Canadian Centre for Professional Legal Education (CPLED) is an organization formed by the Law Societies of Saskatchewan, Manitoba and Alberta to better meet the needs of the legal profession and the public in relation to the articling process and the licensing of new lawyers. It was developed after extensive research, planning and cooperation between the three provinces.
In addition to other Law Society requirements, students seeking admission to the Saskatchewan Bar must successfully complete the CPLED Bar Admissions Program.
2019 - 2020 CPLED Registration Deadline - June 14, 2019
To register for the CPLED program, students must submit the following to the Law Society of Saskatchewan:
Any program fee received after the deadline will be subject to the late fee of $150 plus GST.
All inquiries about the Saskatchewan CPLED Program should be directed to the Law Society of Saskatchewan Bar Admissions Office:
Bar Admission Inquiries - firstname.lastname@example.org
1100-2002 Victoria Ave.
Regina, SK S4P 0R7
Phone: (306) 569-8242
Fax: (306) 352-2989
The Law Society and the Law Foundation of Saskatchewan fund the Saskatchewan CPLED Program in approximately equal amounts. The Saskatchewan CPLED Program fees account for only a portion of the cost of the program.
The CPLED Program is the licensing process for students-at-law. The CPLED Program, in combination with the articling process in a law firm, court or organization, provides the basis for determining whether a Student-at-law has met the requirements and qualifications to be admitted as a practicing lawyer by the Law Society. The program builds on the training and education obtained through a law degree and helps develop and assess the skills necessary to competently serve the public upon admission to the practice of law in Saskatchewan.
The goal of the program is that students achieve competence in the basic areas that are likely to be encountered in a general practice in Saskatchewan at the level of a first-year lawyer. In addition, the program aims to ensure students recognize and understand a lawyer’s ethical responsibilities.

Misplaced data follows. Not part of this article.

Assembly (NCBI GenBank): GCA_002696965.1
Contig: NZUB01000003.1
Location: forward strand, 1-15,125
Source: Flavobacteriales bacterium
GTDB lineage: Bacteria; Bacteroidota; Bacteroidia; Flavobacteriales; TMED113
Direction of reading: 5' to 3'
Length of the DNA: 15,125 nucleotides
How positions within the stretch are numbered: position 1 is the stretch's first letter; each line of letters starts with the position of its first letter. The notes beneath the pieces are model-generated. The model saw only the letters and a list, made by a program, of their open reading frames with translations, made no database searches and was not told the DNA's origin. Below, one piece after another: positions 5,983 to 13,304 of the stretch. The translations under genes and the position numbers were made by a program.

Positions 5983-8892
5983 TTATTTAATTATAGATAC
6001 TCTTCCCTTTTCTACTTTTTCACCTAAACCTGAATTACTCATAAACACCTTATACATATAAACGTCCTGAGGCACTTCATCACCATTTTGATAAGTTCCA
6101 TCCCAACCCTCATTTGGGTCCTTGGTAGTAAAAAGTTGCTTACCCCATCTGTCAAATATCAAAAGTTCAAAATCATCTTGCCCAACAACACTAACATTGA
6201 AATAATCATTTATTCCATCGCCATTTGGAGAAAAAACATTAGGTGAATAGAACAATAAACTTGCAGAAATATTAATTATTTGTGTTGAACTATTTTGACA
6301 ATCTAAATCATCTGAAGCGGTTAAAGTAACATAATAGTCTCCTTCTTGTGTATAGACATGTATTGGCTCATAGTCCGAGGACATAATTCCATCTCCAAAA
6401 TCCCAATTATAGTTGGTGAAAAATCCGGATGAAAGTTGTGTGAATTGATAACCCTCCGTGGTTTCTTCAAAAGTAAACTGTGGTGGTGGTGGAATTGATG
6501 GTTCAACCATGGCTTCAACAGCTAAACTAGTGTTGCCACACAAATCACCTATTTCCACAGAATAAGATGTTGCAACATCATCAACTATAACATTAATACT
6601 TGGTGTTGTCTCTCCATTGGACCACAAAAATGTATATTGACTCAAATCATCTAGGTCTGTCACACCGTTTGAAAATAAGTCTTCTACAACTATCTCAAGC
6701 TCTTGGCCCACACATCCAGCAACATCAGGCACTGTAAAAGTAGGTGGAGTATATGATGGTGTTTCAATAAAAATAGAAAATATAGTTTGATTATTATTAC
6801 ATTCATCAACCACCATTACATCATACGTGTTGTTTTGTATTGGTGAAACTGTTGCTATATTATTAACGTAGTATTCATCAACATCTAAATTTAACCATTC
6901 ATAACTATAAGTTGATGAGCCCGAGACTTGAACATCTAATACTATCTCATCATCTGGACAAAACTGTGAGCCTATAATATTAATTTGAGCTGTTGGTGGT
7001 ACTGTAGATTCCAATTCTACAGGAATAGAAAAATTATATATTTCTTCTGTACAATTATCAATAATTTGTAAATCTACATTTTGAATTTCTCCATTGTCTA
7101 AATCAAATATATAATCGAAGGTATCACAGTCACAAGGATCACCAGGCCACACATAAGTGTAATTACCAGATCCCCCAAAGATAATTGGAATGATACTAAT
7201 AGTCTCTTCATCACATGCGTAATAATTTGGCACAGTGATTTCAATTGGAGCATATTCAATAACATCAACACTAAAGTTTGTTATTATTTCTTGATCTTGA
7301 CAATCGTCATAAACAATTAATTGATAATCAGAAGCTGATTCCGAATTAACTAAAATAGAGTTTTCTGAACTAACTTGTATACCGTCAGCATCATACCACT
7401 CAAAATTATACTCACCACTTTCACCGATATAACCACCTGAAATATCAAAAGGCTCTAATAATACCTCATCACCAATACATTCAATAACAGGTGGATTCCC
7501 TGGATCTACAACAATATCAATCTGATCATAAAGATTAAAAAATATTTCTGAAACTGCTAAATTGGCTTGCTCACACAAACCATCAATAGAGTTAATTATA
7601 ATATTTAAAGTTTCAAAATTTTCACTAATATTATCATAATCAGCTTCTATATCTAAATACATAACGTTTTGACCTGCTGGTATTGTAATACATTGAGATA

The emphasis of the CPLED Program is on building and assessing the skills that research has shown are essential for a lawyer in the first five years of practice. Students will be expected to develop the skills necessary for the practice of law and demonstrate appropriate application of the law by solving the problems of “virtual” clients. These problems will expose students to a number of typical practice activities based on fact scenarios designed to assess students’ knowledge and understanding of various substantive areas of law.
Throughout the program students will be required to identify, analyze and resolve legal and ethical problems in a manner that is consistent with appropriate professional attitudes and conduct. Students will be required to display ethically sound judgment and professionalism throughout the program.
The knowledge, skills and tasks that are the focus of the CPLED Program are based on the National Competency Profile adopted by the Benchers of the Law Society. Students will be required to demonstrate competency in each of the following areas:
In addition, successful completion of the CPLED Program requires students to conduct themselves with the honesty and professional integrity expected of a lawyer.
The CPLED Program consists of twenty weeks of online learning divided into a series of online modules. In addition, there are three one-week modules, which take place in a classroom setting ("face-to-face"). Content of the modules is common across Alberta, Saskatchewan and Manitoba. However, there will be slight variations due to substantive law and procedural issues unique to each province. There will be additional subject matter specific to the province in which you are taking the CPLED Program provided during the face-to-face sessions.
During the online modules, students will read materials and prepare assignments and competency evaluations that will be submitted online. Students will participate in these modules while working at their articles.